Mental Health Parity

In 2008, Congress passed the Mental Health Parity and Addiction Equity Act of 2008 (MHPAEA).  MHPAEA created standards for most large groups that required those covering mental health services to not apply stronger coverage limitations or require higher cost sharing than what the group uses for the physical health services it covers.  Starting with plan/policy years after July 1, 2014, the Affordable Care Act (ACA) expanded these requirements to apply to small groups and individual health plans too. Some states have also created mental health parity requirements.

Generally, MHPAEA requires that certain group and individual health plans which provide both mental health or substance use disorder (MH/SUD) benefits and medical or surgical (M/S) benefits to:

  • Apply financial requirements (like copays, deductibles, or out-of-pocket limits) or quantitative treatment limitations (like limits on covered days/services) to MH/SUD benefits in a way that is no more restrictive than the financial or quantitative requirements the plan applies to most M/S services of a similar type.
  • Apply nonquantitative treatment limitations (such as prior authorization or networking rules) to MH/SUD benefits in a way that is no more restrictive than the limitations applied to M/S benefits of a similar type.

Under the regulations, the above parity requirements are applied to MH/SUD and M/S benefits across each of the following classifications and sub-classifications:

  • Inpatient, in-network
  • Inpatient, out-of-network
  • Outpatient, in-network
    • Office visit
    • Other outpatient
  • Outpatient, out-of-network
    • Office visit
    • Other outpatient
  • Emergency care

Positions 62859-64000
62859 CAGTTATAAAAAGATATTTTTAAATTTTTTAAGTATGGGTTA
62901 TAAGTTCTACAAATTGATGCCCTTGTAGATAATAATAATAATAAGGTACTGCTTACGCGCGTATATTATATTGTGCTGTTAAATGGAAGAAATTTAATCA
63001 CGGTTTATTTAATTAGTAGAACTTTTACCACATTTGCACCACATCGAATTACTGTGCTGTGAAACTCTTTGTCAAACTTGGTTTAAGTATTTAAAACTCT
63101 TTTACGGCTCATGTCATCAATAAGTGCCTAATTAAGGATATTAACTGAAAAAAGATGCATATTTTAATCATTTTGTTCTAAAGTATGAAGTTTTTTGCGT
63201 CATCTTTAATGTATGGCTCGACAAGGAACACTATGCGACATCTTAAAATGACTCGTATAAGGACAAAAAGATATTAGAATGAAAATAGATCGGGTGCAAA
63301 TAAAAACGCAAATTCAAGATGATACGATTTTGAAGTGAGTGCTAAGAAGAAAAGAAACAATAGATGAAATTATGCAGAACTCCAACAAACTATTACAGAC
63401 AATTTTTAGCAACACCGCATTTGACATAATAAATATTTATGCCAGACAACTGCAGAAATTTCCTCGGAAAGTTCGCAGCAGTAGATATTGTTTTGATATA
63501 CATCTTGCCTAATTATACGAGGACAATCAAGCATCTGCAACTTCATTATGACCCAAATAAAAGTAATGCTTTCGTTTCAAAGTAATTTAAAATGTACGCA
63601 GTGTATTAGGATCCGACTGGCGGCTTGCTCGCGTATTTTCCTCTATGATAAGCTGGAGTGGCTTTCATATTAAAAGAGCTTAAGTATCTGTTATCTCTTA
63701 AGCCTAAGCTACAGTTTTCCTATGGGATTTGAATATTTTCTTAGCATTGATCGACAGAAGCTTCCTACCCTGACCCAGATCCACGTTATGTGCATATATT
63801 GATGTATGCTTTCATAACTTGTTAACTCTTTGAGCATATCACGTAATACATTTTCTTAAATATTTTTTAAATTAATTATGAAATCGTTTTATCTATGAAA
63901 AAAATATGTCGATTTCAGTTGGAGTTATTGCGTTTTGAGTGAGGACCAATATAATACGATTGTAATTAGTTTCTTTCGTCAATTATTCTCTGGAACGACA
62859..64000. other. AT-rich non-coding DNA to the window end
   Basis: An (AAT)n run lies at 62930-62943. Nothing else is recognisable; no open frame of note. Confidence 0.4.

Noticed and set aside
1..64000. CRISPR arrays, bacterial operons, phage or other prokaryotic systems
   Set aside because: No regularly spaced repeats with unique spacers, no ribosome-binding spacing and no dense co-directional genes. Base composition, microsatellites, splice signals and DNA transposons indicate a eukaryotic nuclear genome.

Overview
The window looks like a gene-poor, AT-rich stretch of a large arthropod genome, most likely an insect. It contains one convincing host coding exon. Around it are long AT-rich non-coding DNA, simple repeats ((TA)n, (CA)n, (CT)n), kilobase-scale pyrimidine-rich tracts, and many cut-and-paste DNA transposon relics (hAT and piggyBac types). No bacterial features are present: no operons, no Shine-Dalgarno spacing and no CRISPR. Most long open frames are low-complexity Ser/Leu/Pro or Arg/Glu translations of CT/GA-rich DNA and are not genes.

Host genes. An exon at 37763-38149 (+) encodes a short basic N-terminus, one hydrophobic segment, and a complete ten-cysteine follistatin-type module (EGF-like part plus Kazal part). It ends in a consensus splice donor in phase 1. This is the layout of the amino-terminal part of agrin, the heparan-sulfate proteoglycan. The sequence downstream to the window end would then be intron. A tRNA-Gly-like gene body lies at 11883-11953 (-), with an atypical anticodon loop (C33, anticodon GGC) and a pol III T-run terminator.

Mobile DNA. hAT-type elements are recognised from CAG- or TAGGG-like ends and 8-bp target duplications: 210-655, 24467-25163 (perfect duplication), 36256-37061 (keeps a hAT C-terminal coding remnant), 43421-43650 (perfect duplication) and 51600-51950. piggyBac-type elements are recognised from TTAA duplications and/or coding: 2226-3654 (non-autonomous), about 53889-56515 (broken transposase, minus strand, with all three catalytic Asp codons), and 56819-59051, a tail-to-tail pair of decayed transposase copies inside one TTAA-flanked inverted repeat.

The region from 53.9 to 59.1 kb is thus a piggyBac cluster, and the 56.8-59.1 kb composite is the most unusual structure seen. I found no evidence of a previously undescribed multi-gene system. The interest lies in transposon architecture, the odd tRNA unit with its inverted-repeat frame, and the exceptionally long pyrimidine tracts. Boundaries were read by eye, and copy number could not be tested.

• Prescription drugs

While ACA does require nearly all small group and individual plans to offer mental health or substance use disorder benefits as part of its essential health benefit requirements, MHPAEA does not actually require plans to cover mental health or substance use disorders.  MHPAEA generally applies if a plan covers both mental health or substance use conditions and medical or surgical conditions.


The above information is a general overview of information related to health care plans. Your specific plan may have some differences. Content on this website is not intended to replace or amend language for any contract or coverage that you have with Blue Cross and Blue Shield of Illinois (BCBSIL).

You should always consult your plan documents and/or benefit brochure for details about what your health plan covers, as well as your rights and responsibilities under the plan. If you have questions about your specific plan, please call Customer Service at the number listed on your BCBSIL member ID card.  You may also get more information on your plan’s application of mental health parity by requesting a copy of your plan’s Non-Quantitative Treatment Limitations (NQTL) documents from your employer.

You can also visit Mental Health Parity and Addiction Equity Act .


Last Updated: Oct. 13, 2023